There’s an interesting piece in this week’s Time Out New York by James Hannaham that asks the question: Why do so few people of color work in publishing? Possibilites discussed are:
The low salaries.
It’s not a race issue, but a class issue.
White female college grads like to hire other white female college grads.
Apparently no one would go on record for this article except Charise Davis from Plume. Were people afraid of being misquoted, or just didn’t want to face the issue? What do you think, dear readers?
Master short story writer and political activist Grace Paley died of breast cancer yesterday, at her home in Vermont. This is a huge loss for the short story community.
I met Grace Paley once when I was a student at NYU, and she came to talk to a craft class I was taking with Paule Marshall. The students had prepared lists of complex questions to ask her, about how she created her characters, how she crafted her sentences, how she did all the magical things she accomplished on the page. To every question she simply answered, “I just do it.” I remember that some of the students became annoyed, but I left that room feeling completely enlightened. What had seemed like a complicated, impossible-to-enter world had been made simple. She had opened the door. You can not second guess yourself or try to plan or over analyze. All that has to come later in the process. While creating, the most important thing is to stop thinking and just do it. Just write. For years I’ve had that quote tacked over my desk. And I’ve always kept her collected stories nearby, next to Flannery O’Connor and Amy Hempel.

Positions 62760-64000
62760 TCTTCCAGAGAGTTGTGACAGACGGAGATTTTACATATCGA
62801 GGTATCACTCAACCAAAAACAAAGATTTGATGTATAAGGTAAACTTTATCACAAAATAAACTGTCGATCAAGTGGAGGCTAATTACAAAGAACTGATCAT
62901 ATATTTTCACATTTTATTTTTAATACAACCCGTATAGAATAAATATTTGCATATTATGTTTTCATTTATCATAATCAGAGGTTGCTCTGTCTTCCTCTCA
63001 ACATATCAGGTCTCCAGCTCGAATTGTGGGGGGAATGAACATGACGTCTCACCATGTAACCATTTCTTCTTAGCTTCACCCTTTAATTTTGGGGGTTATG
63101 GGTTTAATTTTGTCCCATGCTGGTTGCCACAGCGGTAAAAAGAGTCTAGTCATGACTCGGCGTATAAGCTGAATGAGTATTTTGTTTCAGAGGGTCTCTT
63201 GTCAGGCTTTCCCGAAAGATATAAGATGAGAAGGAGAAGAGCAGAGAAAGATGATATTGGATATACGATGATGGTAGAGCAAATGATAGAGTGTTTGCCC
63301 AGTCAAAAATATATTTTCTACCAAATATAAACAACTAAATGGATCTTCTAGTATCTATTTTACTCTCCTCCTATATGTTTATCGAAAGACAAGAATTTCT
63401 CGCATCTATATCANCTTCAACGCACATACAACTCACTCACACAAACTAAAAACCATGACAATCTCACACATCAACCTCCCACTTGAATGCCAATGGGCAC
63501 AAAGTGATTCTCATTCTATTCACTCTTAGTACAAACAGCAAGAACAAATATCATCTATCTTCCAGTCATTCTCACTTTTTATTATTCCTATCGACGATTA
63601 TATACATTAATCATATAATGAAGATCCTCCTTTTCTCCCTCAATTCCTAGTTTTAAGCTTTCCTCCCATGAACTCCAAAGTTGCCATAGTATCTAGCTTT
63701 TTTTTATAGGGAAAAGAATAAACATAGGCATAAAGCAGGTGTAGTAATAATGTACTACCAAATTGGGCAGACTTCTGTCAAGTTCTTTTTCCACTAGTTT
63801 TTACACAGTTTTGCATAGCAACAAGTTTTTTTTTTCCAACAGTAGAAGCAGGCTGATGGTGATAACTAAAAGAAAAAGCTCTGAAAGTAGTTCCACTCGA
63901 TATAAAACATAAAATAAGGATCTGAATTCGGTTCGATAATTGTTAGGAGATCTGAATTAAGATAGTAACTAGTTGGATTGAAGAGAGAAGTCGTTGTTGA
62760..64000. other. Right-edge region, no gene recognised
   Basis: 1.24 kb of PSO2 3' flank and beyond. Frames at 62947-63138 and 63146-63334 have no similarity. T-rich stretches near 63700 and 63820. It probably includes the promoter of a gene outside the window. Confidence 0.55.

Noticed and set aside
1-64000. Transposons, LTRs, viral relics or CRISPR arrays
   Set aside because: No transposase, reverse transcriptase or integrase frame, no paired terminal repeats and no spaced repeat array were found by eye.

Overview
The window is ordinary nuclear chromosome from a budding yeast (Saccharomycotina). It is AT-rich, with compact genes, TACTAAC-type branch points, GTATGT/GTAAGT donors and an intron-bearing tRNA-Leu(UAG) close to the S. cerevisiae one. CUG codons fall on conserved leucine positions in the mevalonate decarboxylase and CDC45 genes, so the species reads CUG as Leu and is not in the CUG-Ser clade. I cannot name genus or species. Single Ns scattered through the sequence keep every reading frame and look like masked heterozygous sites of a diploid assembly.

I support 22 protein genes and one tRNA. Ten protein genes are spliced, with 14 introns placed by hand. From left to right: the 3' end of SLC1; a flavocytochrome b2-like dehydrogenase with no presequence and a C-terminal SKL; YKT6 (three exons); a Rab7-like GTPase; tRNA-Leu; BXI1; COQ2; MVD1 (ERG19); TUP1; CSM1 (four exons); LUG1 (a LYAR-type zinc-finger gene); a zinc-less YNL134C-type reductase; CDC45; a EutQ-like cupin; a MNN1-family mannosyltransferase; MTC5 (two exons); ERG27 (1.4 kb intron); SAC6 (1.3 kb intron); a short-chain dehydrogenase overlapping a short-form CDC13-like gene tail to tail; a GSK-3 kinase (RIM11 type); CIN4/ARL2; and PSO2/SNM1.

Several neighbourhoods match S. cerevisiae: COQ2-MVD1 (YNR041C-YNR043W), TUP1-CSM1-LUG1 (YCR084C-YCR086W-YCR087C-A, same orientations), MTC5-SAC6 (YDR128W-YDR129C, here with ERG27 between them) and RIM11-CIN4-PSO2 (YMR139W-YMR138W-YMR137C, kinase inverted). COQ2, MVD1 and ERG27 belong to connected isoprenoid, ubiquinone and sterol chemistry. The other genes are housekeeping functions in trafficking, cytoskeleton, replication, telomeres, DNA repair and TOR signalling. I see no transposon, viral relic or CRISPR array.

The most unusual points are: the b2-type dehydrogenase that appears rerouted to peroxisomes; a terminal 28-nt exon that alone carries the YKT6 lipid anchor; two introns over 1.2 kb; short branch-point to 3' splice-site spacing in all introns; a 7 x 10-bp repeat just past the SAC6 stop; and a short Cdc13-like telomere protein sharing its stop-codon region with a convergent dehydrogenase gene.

“I saw my ex-husband in the street. I was sitting on the steps of the new library.
Hello, my life, I said. We had once been married for twenty-seven years, so I felt justified.
He said, What? What life? No life of mine.
I said, O.K. I don’t argue when there’s real disagreement. I got up and went into the library to see how much I owed them.
The librarian said $32 and you’ve owed it for eighteen years. I didn’t deny anything. Because I don’t understand how time passes. I have had these books. I have often thought of them. The library is only two blocks away.”
We owe Grace Paley much. Her humor, her good sense, and her spirit will be greatly missed.
The view from Le Sirenuse last year.
Sirenland returns! Join One Story author Dani Shapiro, along with John Burnham Schwartz and One Story editor Hannah Tinti at the Sirenland Writers Conference, March 9-15, 2008, at the stunning five star hotel, Le Sirenuse, in beautiful Positano, Italy.
Each day begins with a writing workshop. Afternoons are free to enjoy trips to Pompeii, and Herculaneum, private writing time, or spa treatments at Le Sirenuse. Evenings include talks about publishing, visiting distinguished authors, and readings by instructors and participants. Applications for fiction and memoir are being accepted from now until October 31st. Visit www.sirenland.net for more information.